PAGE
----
1. (Caribbean, MLE and MTE, slang) To smoke cannabis.
  2. (MLE, African-American Vernacular, slang) To shoot.
  3. (MLE, slang) To forget.
    • 2004, MC Forcer, guest on Lethal Bizzle, "Pow!"
      Don't care about your crew, bun them anyday
    • 2011, Jme, Mike Lowery:
      Some man acting dumb, think's he's a gun-man, wanna bring me drama. How you gonna bun me?
    • 2017, “Fire in the Booth”, performed by Taze, reused in ”Usual Suspects”:
      Look, come round, come round gunning, I still look try to bun him
      Don't chat on the net ’bout bunnin, oh my God why the fuck you runnin?
    • 2018, “Slatt Season”, in Sorry For The Get Off[3], performed by Drego & Beno, track 15:
      The K in the back, the glock in the front
      It’s one in the head, you know how we bun

Noun[edit]

bun (plural buns)

  1. (Caribbean and MLE, slang) marijuana cigarette, joint
    • 2018, “Rolling Round”, HL8 and SimpzBeatz (music), performed by Sparko of OMH:
      Man say that they spray the fire
      I fuck that shit, I drop the bun

Etymology 4[edit]

From the Revised Romanization of Korean (bun), from Chinese (fèn, fen). Doublet of fen.

Alternative forms[edit]

Noun[edit]

bun (plural buns or bun)

  1. A Korean unit of length equivalent to about 0.3 cm.

References[edit]

  1. ^ Eric Partridge (1966), Origins: A short etymological dictionary of modern English. New York: Greenwich House, →ISBN, p. 64.

Anagrams[edit]

Afar[edit]

Alternative forms[edit]

Etymology[edit]

Borrowed from Arabicبُنّ(bunn).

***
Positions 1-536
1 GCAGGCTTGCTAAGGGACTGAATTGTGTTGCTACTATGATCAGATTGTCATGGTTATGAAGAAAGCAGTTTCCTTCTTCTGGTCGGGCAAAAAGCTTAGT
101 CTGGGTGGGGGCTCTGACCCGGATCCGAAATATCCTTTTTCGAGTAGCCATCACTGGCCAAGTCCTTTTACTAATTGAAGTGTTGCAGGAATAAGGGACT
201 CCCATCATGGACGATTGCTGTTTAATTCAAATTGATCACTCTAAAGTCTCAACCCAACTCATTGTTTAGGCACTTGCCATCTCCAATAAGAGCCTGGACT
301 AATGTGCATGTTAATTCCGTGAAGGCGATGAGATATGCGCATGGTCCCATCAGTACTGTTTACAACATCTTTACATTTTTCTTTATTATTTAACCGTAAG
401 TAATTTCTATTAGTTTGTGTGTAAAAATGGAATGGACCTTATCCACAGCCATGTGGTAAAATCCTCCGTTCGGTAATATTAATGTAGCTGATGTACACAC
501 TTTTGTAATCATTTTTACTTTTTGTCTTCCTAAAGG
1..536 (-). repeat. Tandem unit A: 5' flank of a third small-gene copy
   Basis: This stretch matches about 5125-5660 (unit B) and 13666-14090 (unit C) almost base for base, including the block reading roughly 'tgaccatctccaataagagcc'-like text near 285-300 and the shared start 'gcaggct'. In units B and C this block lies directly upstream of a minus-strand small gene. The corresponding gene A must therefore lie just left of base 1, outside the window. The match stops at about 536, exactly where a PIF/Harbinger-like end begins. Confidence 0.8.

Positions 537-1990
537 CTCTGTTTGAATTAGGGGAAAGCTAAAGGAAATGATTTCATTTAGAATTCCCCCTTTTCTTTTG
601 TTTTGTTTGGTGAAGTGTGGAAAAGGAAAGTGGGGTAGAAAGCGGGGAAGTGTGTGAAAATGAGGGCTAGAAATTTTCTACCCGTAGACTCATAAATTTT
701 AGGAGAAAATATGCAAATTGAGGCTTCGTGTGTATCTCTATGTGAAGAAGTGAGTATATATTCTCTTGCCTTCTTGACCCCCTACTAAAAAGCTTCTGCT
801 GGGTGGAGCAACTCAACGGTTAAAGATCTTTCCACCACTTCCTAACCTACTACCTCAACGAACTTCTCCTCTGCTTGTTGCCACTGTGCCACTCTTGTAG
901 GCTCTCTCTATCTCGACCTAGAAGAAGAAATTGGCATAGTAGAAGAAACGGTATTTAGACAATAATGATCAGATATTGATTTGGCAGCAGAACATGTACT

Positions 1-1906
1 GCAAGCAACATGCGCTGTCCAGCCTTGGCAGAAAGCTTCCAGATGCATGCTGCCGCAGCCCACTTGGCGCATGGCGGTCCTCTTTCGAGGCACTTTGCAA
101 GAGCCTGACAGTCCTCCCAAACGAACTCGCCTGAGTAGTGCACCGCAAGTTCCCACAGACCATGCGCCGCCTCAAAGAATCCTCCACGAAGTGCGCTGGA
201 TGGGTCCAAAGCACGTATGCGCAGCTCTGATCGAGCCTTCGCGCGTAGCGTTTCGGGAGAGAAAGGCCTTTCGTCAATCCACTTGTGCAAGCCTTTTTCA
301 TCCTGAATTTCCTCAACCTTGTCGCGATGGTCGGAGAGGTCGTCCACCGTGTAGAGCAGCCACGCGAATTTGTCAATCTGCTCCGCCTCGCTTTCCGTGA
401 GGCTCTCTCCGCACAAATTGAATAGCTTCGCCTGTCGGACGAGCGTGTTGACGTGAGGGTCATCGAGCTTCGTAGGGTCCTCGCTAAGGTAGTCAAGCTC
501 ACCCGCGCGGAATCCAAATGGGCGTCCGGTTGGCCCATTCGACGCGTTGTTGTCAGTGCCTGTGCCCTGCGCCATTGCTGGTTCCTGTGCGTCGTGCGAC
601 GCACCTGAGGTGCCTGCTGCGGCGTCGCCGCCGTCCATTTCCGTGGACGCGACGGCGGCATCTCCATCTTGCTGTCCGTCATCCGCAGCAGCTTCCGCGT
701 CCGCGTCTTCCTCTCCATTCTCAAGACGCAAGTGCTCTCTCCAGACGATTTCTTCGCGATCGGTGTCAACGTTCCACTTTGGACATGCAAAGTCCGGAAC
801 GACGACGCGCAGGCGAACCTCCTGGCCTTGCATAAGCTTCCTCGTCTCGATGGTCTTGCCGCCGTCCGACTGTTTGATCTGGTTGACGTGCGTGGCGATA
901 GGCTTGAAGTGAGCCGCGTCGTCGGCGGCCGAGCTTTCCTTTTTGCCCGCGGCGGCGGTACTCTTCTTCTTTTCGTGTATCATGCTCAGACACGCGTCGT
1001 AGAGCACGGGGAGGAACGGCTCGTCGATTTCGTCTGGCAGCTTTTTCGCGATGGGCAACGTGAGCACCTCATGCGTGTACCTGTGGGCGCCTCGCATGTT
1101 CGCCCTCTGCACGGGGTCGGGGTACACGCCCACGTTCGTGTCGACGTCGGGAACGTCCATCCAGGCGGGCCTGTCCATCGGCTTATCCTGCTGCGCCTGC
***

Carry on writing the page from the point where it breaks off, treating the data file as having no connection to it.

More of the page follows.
Pronunciation[edit]

  • IPA(key): /ˈbun/, [ˈbʊn]
  • Hyphenation: bun

Noun[edit]

bún m (plural buunitté f)

  1. (Northern Afar) coffee

Declension[edit]

Declension of bún
absolutive bún
predicative búunu
subjective bún
genitive buntí
Postpositioned forms
l-case búunul
k-case búunuk
t-case búunut
h-case búunuh

References[edit]

  • E. M. Parker; R. J. Hayward (1985), “bun”, in An Afar-English-French dictionary (with Grammatical Notes in English), University of London, →ISBN

Albanian[edit]

Etymology[edit]

From Proto-Albanian *bhunā. Compare Illyrian *bounon. Ultimately from Proto-Indo-European *bʰewdʰ- (to be wake, keep watch).

Noun[edit]

bun m (plural bune, definite buni, definite plural bunet)

  1. hut (of mountain shepherds), chalet, fenced area (for cattle)
    Synonyms: kasolle, kolibe

Declension[edit]

Related terms[edit]

Aromanian[edit]

Alternative forms[edit]

Etymology[edit]

From Latin bonus. Compare Daco-Romanian bun.

Adjective[edit]

bun m (feminine bunã, plural bunj, feminine plural buni or bune)

  1. good

Derived terms[edit]

Related terms[edit]

Chibcha[edit]

Pronunciation[edit]

Noun[edit]

bun

  1. bread, bun

References[edit]

  • Gómez Aldana D. F., Análisis morfológico del Vocabulario 158 de la Biblioteca Nacional de Colombia. Grupo de Investigación Muysccubun. 2013.

Dalmatian[edit]

Etymology[edit]

From Latin bonus.

Adjective[edit]

bun m (feminine buna)

  1. good

Girirra[edit]

Etymology[edit]

Borrowed from Arabicبُنّ(bunn).

Noun[edit]

bun

  1. coffee

Irish[edit]

Etymology[edit]